- Josh Weinfuss, ESPN Staff Writer
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Sometimes bigger is better. At least when it comes to tight ends.
One priority for the Arizona Cardinals during the offseason was to improve their tight end room. Coach Bruce Arians wanted tight ends that fit his mold -- guys who are bigger, stronger, faster and love to block. Midway through last season, Arizona began to transition its tight end unit by signing 6-foot-6, 275-pound Jake Ballard. John Carlson, who's 6-5, 248, was added during the early part of this year's free agency and Troy Niklas -- 6-6, 270 -- was drafted in May.
Arians wanted his tight ends to be bigger. He got what he wanted.
"That's always been my philosophy," Arians said. "I don't want a guy that's really a wide receiver and you're only hope to run the football is if they put a nickel in there and he can block him and in base defense, not going to block anybody. My experience (is) it's always been a detriment rather than guys who can do both."
Arians has one of those tight ends that's more of a wide receiver than a bruising blocker off the line.
Rob Housler, who's entering his fourth season with the Cards, has a basketball player's body. He can be quick in the open field and looks as comfortable as most wideouts running a route off the line. But that's not what Arians wants.
He wants to see his tight ends be a combination of the old school definition of the position combined with a sprinkle of new school. And that's why Ballard and Niklas have coaches giddy with excitement. They're both big men who enjoy contact at the line of scrimmage yet they're both athletic enough to run routes, catch tough passes and turn up field to make plays. Ballard showed what he's capable of in eight games last season, but Niklas was sidelined for most of the offseason while recovering from sports hernia surgery before suffering a broken hand.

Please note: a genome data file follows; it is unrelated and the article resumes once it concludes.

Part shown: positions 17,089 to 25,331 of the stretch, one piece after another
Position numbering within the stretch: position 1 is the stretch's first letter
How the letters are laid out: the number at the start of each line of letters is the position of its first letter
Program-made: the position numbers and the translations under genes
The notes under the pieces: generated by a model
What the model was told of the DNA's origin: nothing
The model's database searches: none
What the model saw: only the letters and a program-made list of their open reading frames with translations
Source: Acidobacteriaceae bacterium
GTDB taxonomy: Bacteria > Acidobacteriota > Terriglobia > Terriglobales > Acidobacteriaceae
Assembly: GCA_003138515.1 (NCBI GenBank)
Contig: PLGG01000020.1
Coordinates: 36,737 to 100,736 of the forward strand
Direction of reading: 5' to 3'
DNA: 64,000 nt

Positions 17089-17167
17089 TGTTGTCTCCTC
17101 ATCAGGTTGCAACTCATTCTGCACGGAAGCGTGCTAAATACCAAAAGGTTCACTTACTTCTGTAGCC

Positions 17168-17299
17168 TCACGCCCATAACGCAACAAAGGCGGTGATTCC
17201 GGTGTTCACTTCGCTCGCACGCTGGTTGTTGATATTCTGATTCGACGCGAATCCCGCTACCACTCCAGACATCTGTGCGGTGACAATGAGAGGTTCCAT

But it's Carlson who's impressed the most during organized team activities and minicamp.
"John has done a really, really good job," Arians said. "First off, he's extremely bright. He picked up the system extremely quick. He plays full speed all the time and has got outstanding hands. His issue in the past ... he's not an overwhelming blocker but he's more than adequate."
Each new addition to the tight end room brought more competition. While some players wilt at the first sign of having to play for their job, Arizona quarterback Carson Palmer said that hasn't happened yet with the Cards.
"It's been phenomenal to have John here for a number of (reasons)," Palmer said. "Mainly, he's really pushed that tight end group. He's really brought the best out of Robby. Bringing competition to that spot has really helped Robby improve."
While Carlson, Ballard and Niklas look similar in stature, Palmer said each brings a different asset to the field.
"We have three different guys with three different strengths -- four guys really (including Housler)," Palmer said. "We all kinda feed off of each other. There's one guy that's fast. There's one guy that's big and powerful. There's one guy that kinda does it all. I think that's what Coach Arians kinda envisioned in that position -- not a bunch of the same guys but a bunch of different guys."